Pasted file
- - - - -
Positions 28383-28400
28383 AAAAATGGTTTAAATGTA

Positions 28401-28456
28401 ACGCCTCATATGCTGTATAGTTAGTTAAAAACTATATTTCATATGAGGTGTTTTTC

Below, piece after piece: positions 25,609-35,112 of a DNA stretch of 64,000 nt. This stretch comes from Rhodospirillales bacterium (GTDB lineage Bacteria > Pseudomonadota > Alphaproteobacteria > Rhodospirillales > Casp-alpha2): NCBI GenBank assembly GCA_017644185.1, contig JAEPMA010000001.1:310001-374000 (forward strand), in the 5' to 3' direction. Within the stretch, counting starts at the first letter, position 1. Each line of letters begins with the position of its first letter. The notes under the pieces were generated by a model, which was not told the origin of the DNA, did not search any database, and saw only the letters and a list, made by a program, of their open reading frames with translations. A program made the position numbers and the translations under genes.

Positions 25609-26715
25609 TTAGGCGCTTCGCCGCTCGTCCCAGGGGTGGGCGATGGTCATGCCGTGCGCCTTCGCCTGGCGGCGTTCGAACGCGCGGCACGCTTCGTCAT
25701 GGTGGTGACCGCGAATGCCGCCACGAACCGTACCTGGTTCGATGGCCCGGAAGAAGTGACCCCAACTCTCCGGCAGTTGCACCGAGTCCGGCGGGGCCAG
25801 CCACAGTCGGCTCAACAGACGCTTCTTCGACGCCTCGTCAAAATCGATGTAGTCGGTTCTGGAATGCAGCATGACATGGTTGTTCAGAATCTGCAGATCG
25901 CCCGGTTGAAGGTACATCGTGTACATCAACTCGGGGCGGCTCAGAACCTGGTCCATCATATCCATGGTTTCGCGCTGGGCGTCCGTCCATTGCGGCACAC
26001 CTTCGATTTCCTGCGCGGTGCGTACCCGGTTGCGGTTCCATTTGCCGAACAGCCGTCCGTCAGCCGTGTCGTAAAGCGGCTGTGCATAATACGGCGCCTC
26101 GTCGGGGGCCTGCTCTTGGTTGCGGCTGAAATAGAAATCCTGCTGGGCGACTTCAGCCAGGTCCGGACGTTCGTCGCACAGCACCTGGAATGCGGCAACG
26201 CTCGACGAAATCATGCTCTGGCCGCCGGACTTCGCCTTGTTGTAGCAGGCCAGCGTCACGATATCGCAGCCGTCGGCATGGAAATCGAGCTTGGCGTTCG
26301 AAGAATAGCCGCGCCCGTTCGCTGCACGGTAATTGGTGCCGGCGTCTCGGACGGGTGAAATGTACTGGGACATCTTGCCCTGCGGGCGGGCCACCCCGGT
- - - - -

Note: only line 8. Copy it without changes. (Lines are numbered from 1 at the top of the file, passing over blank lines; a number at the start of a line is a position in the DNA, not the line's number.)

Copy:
25701 GGTGGTGACCGCGAATGCCGCCACGAACCGTACCTGGTTCGATGGCCCGGAAGAAGTGACCCCAACTCTCCGGCAGTTGCACCGAGTCCGGCGGGGCCAG